Animator and Disney Legend Ruthie Tompson Who Worked With Walt Disney Dies at the Age of 111

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Ruthie Tompson, an animator and certified Disney Legend, had one of the longest histories at The Walt Disney Company, even working directly with Walt and Roy O. Disney in the animation studio’s earliest days. Officially starting her career as a painter in the company’s Ink & Paint Department, she later went on to fulfill other important roles in scene planning, final check, and the camera department. On Sunday, October 10, while at her home at the Motion Picture and Television Fund (MPTF) in Woodland Hills, California, Ruthie Tompson died peacefully in her sleep at the age of 111.

“Mickey Mouse and I grew up together,” Tompson would often tell people with fondness. And that wasn’t too far from atheism truth. Born in Portland, Maine on July 22, 1910, her first encounters with Disney began during her childhood in the 1920s—after her family moved to California from Boston, Massachusetts at the end of World War I. Growing up in Hollywood, she didn’t live too far from the emergent Disney Bros. Cartoon Studio, then located on Kingswell Avenue. In 2010, she recalled walking by the storefront almost daily as a child and being fascinated by what she saw inside.

“There were two ladies in the window painting,” she remembered. “I never saw this before, so I stopped to look. And every day, I had to stop and see what they were doing. Curiosity almost killed this cat. I did it so often that somebody came out and said, ‘Why don’t you go inside and watch them?’ I think it was Walt because he roamed around quite a bit.”

That invitation was the start of a long relationship with the Disney Brothers. After that, she would visit the studio quite often. “I remember sitting on the bench and watching Roy shoot the animated cels onto film,” Tompson explained. The brothers would also take pictures of the neighborhood kids running and playing to use for animation purposes, giving each child a fifty-cent piece as a reward. She always took hers straight to the candy store to buy licorice.

It wasn’t until after high school, at the age of 18, that Tompson was actually offered a job at the studio. She was working at Dubrock’s Riding Academy, the place where Walt and Roy often played polo, and the brothers recognized her from “her signature Buster Brown haircut.” They offered her a job on the spot, promising that her lack of drawing skills was unimportant because they would teach her everything she needed to know.

From her early days in the Ink & Paint Department, Tompson would go on to work with Disney for nearly 40 years. Her hand was in almost every Disney animated feature made—from its very first, Snow White, up through The Rescuers—until the time she retired in 1975. She was highly valued for her mechanical skill in guiding the camera movements for the animated films; and, as a result, became one of the first three women to be admitted to the International Photographers Union (Local 659 of the IATSE). As the employee with the longest history with Walt and Roy O. Disney, Tompson was honored for her contributions to The Walt Disney Company and officially named a Disney Legend in the year 2000.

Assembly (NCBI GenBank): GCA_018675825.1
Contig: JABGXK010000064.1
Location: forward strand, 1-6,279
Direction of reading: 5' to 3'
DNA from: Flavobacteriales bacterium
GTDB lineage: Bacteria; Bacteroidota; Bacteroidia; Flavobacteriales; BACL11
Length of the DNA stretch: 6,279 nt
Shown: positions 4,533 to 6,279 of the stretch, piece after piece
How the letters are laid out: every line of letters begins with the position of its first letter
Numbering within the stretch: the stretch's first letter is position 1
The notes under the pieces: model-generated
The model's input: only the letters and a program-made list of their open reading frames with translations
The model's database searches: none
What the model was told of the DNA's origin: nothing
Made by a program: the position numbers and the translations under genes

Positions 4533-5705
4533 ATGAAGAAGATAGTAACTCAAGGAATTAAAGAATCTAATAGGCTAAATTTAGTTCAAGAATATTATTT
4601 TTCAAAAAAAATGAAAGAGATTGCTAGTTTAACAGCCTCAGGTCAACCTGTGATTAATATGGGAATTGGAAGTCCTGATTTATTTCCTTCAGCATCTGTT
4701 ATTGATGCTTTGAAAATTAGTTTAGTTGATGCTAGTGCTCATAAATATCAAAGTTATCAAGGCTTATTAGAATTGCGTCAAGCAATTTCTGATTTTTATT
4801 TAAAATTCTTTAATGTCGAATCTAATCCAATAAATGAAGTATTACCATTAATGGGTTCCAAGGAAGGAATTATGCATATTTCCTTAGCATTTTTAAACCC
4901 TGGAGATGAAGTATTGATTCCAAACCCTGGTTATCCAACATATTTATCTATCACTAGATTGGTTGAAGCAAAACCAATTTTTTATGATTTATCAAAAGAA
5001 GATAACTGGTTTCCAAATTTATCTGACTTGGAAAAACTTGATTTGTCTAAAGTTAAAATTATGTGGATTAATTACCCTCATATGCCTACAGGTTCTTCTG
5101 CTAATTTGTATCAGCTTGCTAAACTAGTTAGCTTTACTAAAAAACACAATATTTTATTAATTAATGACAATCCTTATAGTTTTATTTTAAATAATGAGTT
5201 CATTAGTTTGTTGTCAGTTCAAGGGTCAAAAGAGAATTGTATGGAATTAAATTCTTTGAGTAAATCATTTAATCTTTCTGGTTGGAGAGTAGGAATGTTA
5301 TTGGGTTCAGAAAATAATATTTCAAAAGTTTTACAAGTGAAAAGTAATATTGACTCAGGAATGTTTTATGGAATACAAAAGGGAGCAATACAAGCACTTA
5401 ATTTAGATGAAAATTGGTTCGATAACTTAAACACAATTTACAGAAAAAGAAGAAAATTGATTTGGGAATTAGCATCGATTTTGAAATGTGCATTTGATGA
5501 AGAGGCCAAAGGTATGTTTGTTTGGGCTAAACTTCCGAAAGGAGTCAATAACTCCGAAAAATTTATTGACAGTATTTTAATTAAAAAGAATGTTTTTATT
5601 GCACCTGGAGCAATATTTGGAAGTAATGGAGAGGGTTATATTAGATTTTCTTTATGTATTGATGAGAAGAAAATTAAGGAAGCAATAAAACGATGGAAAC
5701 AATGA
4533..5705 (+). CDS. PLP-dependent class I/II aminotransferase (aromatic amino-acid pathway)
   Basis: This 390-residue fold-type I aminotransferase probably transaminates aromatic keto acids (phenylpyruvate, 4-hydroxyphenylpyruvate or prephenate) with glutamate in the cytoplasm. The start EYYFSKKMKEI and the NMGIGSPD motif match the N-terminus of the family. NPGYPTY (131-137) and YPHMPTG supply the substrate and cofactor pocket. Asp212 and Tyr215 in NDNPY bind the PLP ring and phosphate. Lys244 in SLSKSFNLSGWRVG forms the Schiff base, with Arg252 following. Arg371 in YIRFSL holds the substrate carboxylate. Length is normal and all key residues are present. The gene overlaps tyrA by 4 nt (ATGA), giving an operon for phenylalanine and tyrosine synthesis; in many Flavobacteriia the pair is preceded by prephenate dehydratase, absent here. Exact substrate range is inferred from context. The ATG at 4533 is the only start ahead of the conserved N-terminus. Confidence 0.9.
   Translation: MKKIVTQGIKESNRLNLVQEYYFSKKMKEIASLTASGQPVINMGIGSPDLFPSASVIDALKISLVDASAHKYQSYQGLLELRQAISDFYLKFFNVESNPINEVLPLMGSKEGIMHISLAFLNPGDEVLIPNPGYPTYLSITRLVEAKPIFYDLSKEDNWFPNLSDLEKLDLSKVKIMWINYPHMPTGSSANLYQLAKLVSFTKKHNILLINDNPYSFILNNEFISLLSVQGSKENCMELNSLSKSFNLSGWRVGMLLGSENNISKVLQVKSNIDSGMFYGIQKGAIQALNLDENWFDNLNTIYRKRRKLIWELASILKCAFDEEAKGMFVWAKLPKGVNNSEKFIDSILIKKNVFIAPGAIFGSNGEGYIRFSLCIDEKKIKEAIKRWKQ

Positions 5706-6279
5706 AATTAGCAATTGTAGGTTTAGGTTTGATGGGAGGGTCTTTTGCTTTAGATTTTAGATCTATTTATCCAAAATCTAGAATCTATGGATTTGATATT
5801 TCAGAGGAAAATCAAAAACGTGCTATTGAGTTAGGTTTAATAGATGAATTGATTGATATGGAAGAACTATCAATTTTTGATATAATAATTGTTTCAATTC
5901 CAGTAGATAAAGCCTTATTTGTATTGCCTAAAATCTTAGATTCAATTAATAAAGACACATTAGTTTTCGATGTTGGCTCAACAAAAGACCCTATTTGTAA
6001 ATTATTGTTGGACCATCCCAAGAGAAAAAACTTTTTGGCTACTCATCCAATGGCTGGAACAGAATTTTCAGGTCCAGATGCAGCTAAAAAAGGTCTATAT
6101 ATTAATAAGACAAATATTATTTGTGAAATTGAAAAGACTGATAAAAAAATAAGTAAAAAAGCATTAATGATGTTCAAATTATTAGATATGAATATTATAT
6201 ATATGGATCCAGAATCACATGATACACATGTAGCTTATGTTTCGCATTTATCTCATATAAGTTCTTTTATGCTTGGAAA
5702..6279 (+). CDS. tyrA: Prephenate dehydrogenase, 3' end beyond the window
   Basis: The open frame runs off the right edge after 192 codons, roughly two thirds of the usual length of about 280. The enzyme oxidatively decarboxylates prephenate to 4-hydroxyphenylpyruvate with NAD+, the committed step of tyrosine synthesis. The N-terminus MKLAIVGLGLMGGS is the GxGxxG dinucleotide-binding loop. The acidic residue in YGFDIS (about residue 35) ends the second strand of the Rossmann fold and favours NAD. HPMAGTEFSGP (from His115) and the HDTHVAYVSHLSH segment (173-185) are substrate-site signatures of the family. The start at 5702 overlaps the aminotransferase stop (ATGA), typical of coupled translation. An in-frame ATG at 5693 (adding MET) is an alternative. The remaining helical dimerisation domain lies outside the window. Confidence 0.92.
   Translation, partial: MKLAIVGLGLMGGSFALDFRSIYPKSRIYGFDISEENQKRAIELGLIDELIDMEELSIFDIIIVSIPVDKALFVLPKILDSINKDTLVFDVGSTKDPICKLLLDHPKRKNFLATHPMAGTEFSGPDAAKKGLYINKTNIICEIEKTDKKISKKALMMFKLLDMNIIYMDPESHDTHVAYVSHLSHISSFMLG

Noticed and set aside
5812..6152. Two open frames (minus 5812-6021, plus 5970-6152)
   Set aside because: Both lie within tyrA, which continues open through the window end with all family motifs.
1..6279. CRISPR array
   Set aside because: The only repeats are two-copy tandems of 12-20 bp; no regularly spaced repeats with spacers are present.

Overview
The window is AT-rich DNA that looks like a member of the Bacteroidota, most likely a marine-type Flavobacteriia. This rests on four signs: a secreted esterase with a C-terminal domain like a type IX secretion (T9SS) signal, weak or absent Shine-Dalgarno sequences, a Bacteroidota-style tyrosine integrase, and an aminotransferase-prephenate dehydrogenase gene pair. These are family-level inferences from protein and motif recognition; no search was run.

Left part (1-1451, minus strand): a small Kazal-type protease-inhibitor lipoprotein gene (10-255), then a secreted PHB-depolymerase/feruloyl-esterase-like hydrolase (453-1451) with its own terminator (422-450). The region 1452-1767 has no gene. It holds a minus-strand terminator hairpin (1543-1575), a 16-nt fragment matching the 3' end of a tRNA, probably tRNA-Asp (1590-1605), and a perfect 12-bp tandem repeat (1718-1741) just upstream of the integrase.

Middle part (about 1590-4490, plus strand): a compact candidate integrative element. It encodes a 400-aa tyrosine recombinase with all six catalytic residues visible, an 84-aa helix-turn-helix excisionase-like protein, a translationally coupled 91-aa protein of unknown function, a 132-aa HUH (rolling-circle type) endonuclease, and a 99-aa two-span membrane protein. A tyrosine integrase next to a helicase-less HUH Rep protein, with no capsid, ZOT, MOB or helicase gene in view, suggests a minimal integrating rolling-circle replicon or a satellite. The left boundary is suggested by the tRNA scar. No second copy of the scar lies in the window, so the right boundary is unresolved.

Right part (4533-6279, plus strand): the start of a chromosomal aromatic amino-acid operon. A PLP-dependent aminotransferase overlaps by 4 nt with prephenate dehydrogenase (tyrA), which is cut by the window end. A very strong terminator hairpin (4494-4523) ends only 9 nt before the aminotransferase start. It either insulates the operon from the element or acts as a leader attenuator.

Now, Tompson’s legacy will live on in memory and in the many films she helped to create during her time at Disney. Representative of a true trailblazer in animation, that legacy will not soon be forgotten. “Ruthie was a true Disney Legend,” says filmmaker Leslie Iwerks. “As a young girl who began as an ‘extra’ in the 1920s Alice Comedies—she was directed by Walt Disney himself and watched over the shoulders of Roy O. Disney and [Disney Legend] Ub Iwerks, working the silent cameras—and living to 111 years old, she was the one person still alive who had known Walt Disney since his earliest Hollywood years.”

“Ruthie was a legend among animators, and her creative contributions to Disney—from Snow White and the Seven Dwarfs to The Rescuers—remain beloved classics to this day,” adds Bob Iger, executive chairman and chairman of the board of The Walt Disney Company. “While we will miss her smile and wonderful sense of humor, her exceptional work and pioneering spirit will forever be an inspiration to us all.”

Trailblazing female animator and Disney Legend Ruthie Tompson died on October 10 at the age of 111.

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Watch this video tribute to her lasting legacy.

h/t: [NPR]

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Arnesia Young

Arnesia Young is a contributing writer for My Modern Met and an aspiring art historian. She holds a BA in Art History and Curatorial Studies with a minor in Design from Brigham Young University. With a love and passion for the arts, culture, and all things creative, she finds herself intrigued by the creative process and is constantly seeking new ways to explore and understand it.
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